Kashmir encountered its worst floods in the last 60 years, in which the exact toll of disaster still remains to be accounted for. Though the relief operations are still going on, there does not seem to be any coordinated effort on the part of the state government or that at the Centre for easing the magnitude of the disaster that engulfed Indian administered Kashmir and the Pakistan administered Kashmir. Though the mainstream Indian media have reportedly been glorifying the efforts of army and other para military troops in Kashmir but they have completely discredited the efforts of local Kashmiri volunteers whose rules were more instrumental in providing rescue and relief operations to the flood victims in the inundated areas. Besides, very less or no analysis has been done on the direct causal link between this catastrophic disaster and the Kashmir dispute.
It has been 15 years since Kargil War ended and yet there does not seem to be any substantial improvement in the estranged relations between India and Pakistan. Let us take a sneak preview of the last 15 years to see the recurring events and compare them with the fundamental trends. This is an essential exercise, to see where the existential rivalry between India and Pakistan stands today, which has not helped the resolution of the Kashmir dispute in so far as inter-state axis of the issue, is concerned. The so called peace process or the composite dialogue between India and Pakistan has been more of a roller coaster ride, as the obstacles in the peace process have not abated, even till date.
As the elections are underway for a much awaited change of political leadership in the State of Jammu and Kashmir, some of the basic essentials of good governance have not been given much attention or they have been ignored. With the killing of a Sarpanch associated with PDP, the issue of fragile self-governance at local levels in Jammu and Kashmir has again come to fore. This issue cuts right at the core of a larger issue which seeks to devolve more powers to the local authorities which may in turn lead to better development and good governance, free of corruption. But even this seems to be co-opted by the power politics in which various political parties religiously indulge.
The BBC Hard talk with Omar Abdullah was quite intriguing, interesting and definitely elicits some reflection. In the first instance, what caught my attention was that the host, Stephen Sackur attributed the talk to the Prospects for Peace in Kashmir after introducing Mr. Omar Abdullah, the Chief Minister of the state of Jammu and Kashmir. So the impression that it gave me in the first place was that there would be an objective analysis of this long standing dispute with its chief minister. I was in fact hoping for it to be one of the milestone talks by Omar Abdullah that would create ripples in India and the world. Another thing that made it interesting was the location of the talk. This talk was held in front of an audience at Delhi. Though everyone told me not to expect much of objectivity from a politician speaking in New Delhi about “Kashmir”, yet I thought I must still watch it and without holding any pre-conceived notions I watched it. Following are some of my observations about the talk, which I thought I could share with everyone.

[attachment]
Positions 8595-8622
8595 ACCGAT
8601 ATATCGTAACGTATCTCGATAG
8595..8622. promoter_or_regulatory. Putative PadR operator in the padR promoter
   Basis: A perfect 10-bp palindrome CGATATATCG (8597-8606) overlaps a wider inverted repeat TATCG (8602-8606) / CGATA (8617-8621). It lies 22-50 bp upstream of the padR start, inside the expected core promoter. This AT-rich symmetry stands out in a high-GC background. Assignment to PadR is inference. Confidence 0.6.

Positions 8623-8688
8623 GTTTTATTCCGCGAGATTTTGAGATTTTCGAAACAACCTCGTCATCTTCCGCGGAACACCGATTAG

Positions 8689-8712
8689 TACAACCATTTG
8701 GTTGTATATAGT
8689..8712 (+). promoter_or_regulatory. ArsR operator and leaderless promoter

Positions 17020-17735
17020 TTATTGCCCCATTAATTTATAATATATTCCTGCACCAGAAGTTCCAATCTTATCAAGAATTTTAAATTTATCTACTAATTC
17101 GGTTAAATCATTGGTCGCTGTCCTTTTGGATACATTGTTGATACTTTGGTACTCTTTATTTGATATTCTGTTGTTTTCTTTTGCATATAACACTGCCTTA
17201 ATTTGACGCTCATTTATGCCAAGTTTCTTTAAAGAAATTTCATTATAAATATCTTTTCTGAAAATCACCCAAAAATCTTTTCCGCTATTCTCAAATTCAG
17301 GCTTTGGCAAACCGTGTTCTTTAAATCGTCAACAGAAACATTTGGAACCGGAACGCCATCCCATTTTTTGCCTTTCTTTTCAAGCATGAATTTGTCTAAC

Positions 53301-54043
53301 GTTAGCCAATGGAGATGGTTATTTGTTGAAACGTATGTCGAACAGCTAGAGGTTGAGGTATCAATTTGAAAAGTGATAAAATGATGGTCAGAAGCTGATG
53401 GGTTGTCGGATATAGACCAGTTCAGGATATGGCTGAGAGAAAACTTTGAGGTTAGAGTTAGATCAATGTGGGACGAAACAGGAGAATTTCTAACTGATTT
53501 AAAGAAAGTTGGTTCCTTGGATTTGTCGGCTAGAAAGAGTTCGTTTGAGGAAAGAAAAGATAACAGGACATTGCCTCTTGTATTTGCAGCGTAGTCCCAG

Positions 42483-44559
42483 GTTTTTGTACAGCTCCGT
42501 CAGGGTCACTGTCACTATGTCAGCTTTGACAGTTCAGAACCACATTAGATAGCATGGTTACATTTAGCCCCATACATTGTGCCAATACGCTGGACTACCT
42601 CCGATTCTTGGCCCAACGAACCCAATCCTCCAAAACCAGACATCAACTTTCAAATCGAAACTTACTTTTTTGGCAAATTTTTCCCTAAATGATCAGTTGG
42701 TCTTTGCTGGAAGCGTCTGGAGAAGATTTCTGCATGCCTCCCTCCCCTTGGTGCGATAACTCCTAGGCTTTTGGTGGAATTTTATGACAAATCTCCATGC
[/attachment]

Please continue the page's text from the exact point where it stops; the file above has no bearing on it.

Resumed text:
by Haifa Peerzada
The history of Reorganization of the Indian states clearly shows that the Reorganization of the state of Jammu and Kashmir is difficult due to the internal and external exigencies in J&K, which makes it a special case, prevents its reorganization, and history – both recent and past bear testimony to that. Nevertheless its special status under Article 370 of the Constitution of India for its integration into the Indian Union has made things even more complicated. While there is difference in perceptions as far as special status of J&K is concerned, there is national consensus for its fullest integration into the Indian Union.
While some surrendered militants have been accommodated and rehabilitated, majority of them still face difficulties on account of basic structural and institutional problems. Disillusioned by this, there is also a fear of getting thrown back to 1990’s. It is also facilitated as a part of a broader goal of long term settlement of the Kashmir Conflict by India and Pakistan. What will finally lead to the success of this rehabilitation policy and reconciliation?
On December 13th, 2001 there was an attack on the Indian parliament, when five terrorists opened indiscriminate firing killing 9 people and injuring over 15. Afzal Guru, (who hails from Sopore, a city in the Kashmir Valley) was hanged at 8.00 a.m. on February 9th, 2013. This has rightly evoked a debate on death penalty in India, and also puts forth a significant question; is it purely a legal matter or has a significant political dimension to it as well? What is that political dimension and what could be its likely potential fallout? The undesirable yet inevitable reaction of Guru’s hanging in the Kashmir Valley clearly reflects that the political problem attached to the issue is much deeper and deserves a much careful scrutiny, to nip the evil in the bud, which presupposes the resolution of the Kashmir conflict. In contrast to most of the debates and discussions in the mainstream Indian media ever since his hanging became public, it is important not to divert the attention from the main problem and dumbing it down as something insignificant.